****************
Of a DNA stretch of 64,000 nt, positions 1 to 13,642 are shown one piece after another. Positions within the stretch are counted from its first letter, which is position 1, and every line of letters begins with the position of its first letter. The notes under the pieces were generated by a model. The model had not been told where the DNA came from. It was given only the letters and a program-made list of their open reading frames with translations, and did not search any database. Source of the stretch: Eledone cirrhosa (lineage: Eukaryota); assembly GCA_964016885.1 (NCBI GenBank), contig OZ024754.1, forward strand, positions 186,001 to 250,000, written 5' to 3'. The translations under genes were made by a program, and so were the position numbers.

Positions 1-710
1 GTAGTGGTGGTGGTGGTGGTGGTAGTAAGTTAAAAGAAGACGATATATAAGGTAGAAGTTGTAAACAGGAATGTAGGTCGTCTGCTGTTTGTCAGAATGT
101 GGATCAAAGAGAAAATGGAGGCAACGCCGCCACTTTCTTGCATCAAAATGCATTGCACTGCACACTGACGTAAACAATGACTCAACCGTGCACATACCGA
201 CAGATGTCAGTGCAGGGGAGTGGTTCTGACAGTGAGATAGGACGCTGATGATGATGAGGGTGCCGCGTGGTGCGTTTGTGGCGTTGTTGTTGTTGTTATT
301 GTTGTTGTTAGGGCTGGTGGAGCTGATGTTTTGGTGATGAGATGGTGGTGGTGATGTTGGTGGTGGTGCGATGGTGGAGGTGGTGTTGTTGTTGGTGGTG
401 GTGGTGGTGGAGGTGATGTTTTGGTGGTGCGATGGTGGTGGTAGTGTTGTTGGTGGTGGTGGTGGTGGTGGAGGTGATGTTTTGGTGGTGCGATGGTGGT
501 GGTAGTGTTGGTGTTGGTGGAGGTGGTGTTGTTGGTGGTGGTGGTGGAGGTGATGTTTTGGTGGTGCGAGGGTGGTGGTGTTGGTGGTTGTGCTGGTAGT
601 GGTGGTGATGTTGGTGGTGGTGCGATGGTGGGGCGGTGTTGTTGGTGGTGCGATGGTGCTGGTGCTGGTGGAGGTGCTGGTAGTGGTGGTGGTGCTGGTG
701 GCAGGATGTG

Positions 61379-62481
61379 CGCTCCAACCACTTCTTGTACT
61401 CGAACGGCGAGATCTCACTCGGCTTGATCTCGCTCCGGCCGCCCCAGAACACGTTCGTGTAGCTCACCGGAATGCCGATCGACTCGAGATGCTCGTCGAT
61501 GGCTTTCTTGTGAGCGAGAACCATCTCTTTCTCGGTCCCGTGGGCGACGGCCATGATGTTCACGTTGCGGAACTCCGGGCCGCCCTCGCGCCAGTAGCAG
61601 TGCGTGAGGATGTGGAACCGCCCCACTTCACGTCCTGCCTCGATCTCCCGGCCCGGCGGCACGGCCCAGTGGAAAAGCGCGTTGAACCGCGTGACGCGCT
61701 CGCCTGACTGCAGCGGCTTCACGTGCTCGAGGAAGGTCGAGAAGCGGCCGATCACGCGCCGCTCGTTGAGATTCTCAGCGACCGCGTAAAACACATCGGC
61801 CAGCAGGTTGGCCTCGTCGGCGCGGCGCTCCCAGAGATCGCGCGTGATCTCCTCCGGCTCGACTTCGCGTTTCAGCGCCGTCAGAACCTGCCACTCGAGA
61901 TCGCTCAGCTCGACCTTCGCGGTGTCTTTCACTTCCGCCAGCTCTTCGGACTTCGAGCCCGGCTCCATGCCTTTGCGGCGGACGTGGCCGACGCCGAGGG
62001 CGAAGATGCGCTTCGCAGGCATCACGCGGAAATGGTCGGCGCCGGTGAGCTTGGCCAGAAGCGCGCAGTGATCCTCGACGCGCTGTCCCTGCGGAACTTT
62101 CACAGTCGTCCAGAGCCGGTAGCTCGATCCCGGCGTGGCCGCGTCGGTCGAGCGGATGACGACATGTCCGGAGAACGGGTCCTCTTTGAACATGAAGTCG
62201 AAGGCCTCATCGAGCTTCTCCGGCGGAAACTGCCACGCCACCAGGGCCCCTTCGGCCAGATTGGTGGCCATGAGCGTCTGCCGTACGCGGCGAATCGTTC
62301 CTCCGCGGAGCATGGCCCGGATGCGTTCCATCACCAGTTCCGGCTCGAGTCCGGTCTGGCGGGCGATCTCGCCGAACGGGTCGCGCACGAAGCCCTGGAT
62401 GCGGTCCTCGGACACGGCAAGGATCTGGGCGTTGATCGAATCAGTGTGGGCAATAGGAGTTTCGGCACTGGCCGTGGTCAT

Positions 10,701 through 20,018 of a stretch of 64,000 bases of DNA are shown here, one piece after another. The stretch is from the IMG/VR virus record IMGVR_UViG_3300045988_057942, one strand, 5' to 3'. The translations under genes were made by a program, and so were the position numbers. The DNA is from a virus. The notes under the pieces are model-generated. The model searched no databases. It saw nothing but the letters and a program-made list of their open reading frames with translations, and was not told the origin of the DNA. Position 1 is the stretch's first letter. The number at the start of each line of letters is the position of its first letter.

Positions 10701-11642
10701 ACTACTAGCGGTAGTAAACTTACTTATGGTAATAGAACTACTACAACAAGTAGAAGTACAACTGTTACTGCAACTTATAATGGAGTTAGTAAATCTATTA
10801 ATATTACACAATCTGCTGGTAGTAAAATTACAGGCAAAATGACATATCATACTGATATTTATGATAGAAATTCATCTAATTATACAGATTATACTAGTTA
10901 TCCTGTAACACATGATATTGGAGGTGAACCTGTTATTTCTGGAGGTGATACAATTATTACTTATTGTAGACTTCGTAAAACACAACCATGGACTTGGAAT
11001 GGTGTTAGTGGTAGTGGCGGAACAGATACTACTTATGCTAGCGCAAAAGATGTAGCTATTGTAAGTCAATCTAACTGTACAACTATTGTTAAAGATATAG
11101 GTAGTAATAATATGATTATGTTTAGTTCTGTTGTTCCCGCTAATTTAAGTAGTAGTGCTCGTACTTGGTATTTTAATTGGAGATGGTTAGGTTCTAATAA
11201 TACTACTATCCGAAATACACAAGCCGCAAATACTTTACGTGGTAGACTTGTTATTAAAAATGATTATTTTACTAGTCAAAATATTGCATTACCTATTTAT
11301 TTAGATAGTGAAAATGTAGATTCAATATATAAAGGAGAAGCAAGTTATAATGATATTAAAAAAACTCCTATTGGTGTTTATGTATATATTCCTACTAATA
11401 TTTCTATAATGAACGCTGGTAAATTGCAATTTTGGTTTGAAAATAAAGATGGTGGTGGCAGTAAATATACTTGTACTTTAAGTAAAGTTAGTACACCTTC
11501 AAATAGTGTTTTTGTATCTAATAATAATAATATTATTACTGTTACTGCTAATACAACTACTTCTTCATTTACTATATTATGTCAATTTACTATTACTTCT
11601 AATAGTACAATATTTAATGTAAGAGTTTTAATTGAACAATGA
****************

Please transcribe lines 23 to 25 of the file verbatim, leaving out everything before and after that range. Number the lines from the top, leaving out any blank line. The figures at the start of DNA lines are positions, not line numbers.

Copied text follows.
62401 GCGGTCCTCGGACACGGCAAGGATCTGGGCGTTGATCGAATCAGTGTGGGCAATAGGAGTTTCGGCACTGGCCGTGGTCAT

Positions 10,701 through 20,018 of a stretch of 64,000 bases of DNA are shown here, one piece after another. The stretch is from the IMG/VR virus record IMGVR_UViG_3300045988_057942, one strand, 5' to 3'. The translations under genes were made by a program, and so were the position numbers. The DNA is from a virus. The notes under the pieces are model-generated. The model searched no databases. It saw nothing but the letters and a program-made list of their open reading frames with translations, and was not told the origin of the DNA. Position 1 is the stretch's first letter. The number at the start of each line of letters is the position of its first letter.

Positions 10701-11642